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Fonterra Under Fire Facing Demands For Assurance
March 11, 2016

Fonterra, under fire from all sides for its falling milk price and financial management, is now facing demands for assurance it has halted further development of its loss-making China farms as promised.

Struggling to absorb the reality of a new downgraded milk price forecast of $3.90kg milksolids – Fonterra’s third price change in eight weeks – farmers have contacted the company’s watchdog, the Fonterra Shareholders Council, and NZ Farmer concerned about sector talk that heifer calves are still being prepared for export to the China farms and that work is under way on cow barns there.

Fonterra’s written response to NZ Farmer: “We are continuing to develop our Chinese farming operations that have previously been announced to the market.”

Chief executive Theo Spierings told November’s annual meeting that no more development for fresh milk production in China would be undertaken at that point. The farms posted a $44 million loss before interest costs and tax in the 2015 financial year on an investment of $364m in farm development and livestock purchases.

As at November last year Fonterra had two farming hubs comprising seven farms. Its original announced strategy was to develop five farming hubs in China. Its latest market announcement regarding China farming development was in July last year, when it said it had signed a joint venture agreement with US pharmaceuticals giant Abbott to develop a farm hub milking more than 16,000 cows.

Council chairman Duncan Coull said the council had “put the question” about China farm work and was awaiting an answer.

However, he understood any activity underway in China was finishing existing farms. It is understood the council has formally requested an update from the company on the China farms.

Fonterra and Spierings have been under attack from several quarters since the latest forecast downgrade, with criticism of the farmer-owned co-operative’s forecasting abilities, changeable forecasts, million-dollar-plus executive salaries, increased debt gearing of 49.7 per cent, and demand for discounts and 90-day payment terms from contractors and service suppliers.

In Parliament on Thursday Labour finance spokesman Grant Robertson called on Prime Minister John Key to say whether farmers should be satisfied with the performance of Spierings, whose annual salary is in a $4.9 million band.

Labour’s Primary Industries spokesman Damien O’Connor said it was up to the Fonterra board to make the decision about salaries.

“But the way chief executives handle industry realities is the measure of their performance.  “The board should make the call and they should consider multiple factors including shareholders returns, suppliers’ welfare plus the fact Fonterra is a co-operative.  “Being part of a co-op means there should be a sense of collective responsibility.”

National MP Chester Borrows: “Farmers and those with farming-related businesses take a dim view of increased salaries borne out of the same sector that’s paying lower and lower returns.”

He did not accept the view that people had to be paid high salaries for good results.

“The ‘paying peanuts and you just get monkeys’ argument is just a justification for paying more,” Borrows said.

Coull said senior executive salaries were a matter between the Fonterra board and management. While there was a “fair bit of emotion and rightly so” among farmers after the latest payout downgrade, cutting pay when times got hard was not a simple response.  He said farmers were also employers.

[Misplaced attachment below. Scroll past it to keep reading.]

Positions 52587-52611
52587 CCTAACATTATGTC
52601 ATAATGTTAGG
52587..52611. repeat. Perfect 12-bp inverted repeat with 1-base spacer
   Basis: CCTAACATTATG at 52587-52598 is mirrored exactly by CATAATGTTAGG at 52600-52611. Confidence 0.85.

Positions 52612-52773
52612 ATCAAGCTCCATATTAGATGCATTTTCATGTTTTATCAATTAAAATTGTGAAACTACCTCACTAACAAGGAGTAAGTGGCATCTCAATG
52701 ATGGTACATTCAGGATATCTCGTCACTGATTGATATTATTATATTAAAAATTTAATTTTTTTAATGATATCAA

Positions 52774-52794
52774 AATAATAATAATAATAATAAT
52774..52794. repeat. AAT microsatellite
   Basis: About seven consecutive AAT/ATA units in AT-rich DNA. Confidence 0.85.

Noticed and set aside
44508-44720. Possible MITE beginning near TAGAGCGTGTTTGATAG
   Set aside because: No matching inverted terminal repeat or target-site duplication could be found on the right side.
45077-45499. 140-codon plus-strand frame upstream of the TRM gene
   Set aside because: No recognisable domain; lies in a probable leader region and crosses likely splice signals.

“I’m not being flippant, but I can’t expect my staff to take a pay cut (because times are tough).  “Rural Contractors NZ has criticised Fonterra’s move to extend the time it takes to pay contractors as part of an efficiency drive.

The organization, which represents agricultural contractors, said it was not the sort of action an industry leader should be taking.

“It sends a terrible message to farmers. That it is ok to delay paying suppliers and that is not on,” president Steve Levet said.  He said rural contractors were hurting just as much as dairy farmers.  “The last thing we need is for people to delay paying us or trying to dictate pricing. We all have to live.”

Commentators have been raising the issue of Fonterra’s borrowings, noting again that ratings agencies last year lowered the company’s credit ratings.

Fonterra chief financial officer, Lukas Paravicini told a conference call after this week’s forecast downgrade from $4.15 to $3.90 that the co-operative was “absolutely sound”.

“We have invested in the future to create more capacity in the home base in New Zealand last year. Since then we have committed to not increasing our debt,” Paravicini said.

The company is expected to give an update on its debt status and make an announcement on possible farmer support measures on March 23 in its financial results for the first half of the year.

Fonterra began developing its first China farm nine years ago under a strategy to produce one billion litres of milk in China by 2018.

Spierings told the November annual meeting the two hubs were at the time producing 400 million litres of milk a year.

“We will not do any more steps for fresh milk at this point in time unless it fits with our ingredients customers’ desires or our food service business,” he said in response to a shareholder’s question as to whether the venture was worthwhile long term.

After the annual meeting when NZ Farmer asked for more information on the decision, the Fonterra response was the same written one-liner as this month’s.

In September last year Spierings said Fonterra had decided it was no longer “strategically important” to own its own farms in China outright.

By: Andrea Fox
Source: Stuff.co.NZ



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